RELATIONSHIP OF THE HORIZONTAL FACIAL DIMENSIONS WITH THE WIDTH OF PERMANENT MAXILLARY ANTERIOR TEETH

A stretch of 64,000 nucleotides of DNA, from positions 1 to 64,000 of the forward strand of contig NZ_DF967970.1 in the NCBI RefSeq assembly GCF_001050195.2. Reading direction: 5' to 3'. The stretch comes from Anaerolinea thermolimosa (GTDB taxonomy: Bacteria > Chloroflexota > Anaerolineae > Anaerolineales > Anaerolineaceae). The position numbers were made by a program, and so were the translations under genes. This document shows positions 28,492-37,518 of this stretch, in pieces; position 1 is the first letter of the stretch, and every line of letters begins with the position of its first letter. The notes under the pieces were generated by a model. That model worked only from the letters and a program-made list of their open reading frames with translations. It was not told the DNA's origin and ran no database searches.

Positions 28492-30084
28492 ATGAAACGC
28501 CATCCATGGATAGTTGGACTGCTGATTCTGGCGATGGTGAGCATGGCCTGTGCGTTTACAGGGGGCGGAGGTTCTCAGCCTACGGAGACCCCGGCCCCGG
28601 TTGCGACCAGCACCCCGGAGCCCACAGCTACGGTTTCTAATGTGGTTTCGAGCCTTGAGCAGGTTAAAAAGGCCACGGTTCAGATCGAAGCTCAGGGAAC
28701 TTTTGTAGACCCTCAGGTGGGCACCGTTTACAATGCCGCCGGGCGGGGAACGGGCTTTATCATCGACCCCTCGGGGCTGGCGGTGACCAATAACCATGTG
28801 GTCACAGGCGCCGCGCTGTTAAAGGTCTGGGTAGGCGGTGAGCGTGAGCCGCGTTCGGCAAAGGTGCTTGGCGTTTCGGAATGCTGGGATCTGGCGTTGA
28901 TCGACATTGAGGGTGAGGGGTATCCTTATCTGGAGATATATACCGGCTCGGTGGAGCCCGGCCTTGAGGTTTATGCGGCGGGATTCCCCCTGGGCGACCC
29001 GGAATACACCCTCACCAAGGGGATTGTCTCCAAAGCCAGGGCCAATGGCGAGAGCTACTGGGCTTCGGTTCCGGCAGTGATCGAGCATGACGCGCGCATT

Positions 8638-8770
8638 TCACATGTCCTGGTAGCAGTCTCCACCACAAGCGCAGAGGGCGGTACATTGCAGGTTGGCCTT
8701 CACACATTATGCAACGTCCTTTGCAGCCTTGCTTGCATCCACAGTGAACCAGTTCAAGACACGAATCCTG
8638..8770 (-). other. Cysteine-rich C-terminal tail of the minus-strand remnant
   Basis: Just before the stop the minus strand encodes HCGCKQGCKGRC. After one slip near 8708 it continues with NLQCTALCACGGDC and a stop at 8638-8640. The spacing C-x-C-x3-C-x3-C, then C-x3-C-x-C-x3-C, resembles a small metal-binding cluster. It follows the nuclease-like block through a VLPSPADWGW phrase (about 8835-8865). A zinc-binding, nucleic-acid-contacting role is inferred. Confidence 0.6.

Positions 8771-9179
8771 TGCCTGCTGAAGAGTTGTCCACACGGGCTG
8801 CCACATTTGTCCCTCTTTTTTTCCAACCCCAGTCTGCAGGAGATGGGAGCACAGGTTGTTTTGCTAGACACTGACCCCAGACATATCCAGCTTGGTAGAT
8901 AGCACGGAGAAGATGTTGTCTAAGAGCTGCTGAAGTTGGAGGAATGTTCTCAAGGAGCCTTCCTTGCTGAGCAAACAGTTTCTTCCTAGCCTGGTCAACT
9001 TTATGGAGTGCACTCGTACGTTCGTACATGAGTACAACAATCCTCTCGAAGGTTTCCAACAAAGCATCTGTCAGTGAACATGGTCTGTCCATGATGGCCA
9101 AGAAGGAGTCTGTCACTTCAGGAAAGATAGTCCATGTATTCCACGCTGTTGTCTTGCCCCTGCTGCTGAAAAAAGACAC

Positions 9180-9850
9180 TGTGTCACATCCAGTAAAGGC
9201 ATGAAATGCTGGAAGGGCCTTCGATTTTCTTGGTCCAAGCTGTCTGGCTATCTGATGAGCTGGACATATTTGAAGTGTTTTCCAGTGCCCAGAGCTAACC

To determine the correlation between the width of permanent maxillary anterior teeth and the horizontal facial dimensions. This cross-sectional descriptive study included 82 participants. The inclusion criteria were adult patients of both genders, with complete set and good alignment of maxillary anterior teeth. Data were collected for age, gender, facial dimensions, and dental widths. Vernier calliper was used to measure the mesiodistal width [MDW] of the maxillary anterior teeth and facial dimensions (inter-pupillary distance [IPD], inter-canthal distance [ICD], and bi-zygomatic width [BZW]). The student t-test was used to compare facial and dental measurements between genders, while the Pearson correlation test was used to determine the relationship between dental and facial dimensions. The mean age of the participants was 24.54±4.94 years, with 44 (53.66%) of them being females. Statistically, dental and facial dimensions were larger in males than in females (p<0.05). There was a moderately positive and significant correlation between the central incisor and IPD (r=0.54, p<0.001), as well as the lateral incisor with IPD (r=0.4, p<0.001), and the canine with IPD (r=0.54, p<0.001). The correlation between the central incisor and ICD was high, positive, and significant (r=0.71, p<0.001), and similar results were found for the canine with IPD (r=0.71, p<0.001). The correlation between dental widths and BZW was moderately positive and statistically significant. Facial parameters can be used to predict the maxillary anterior tooth sizes.
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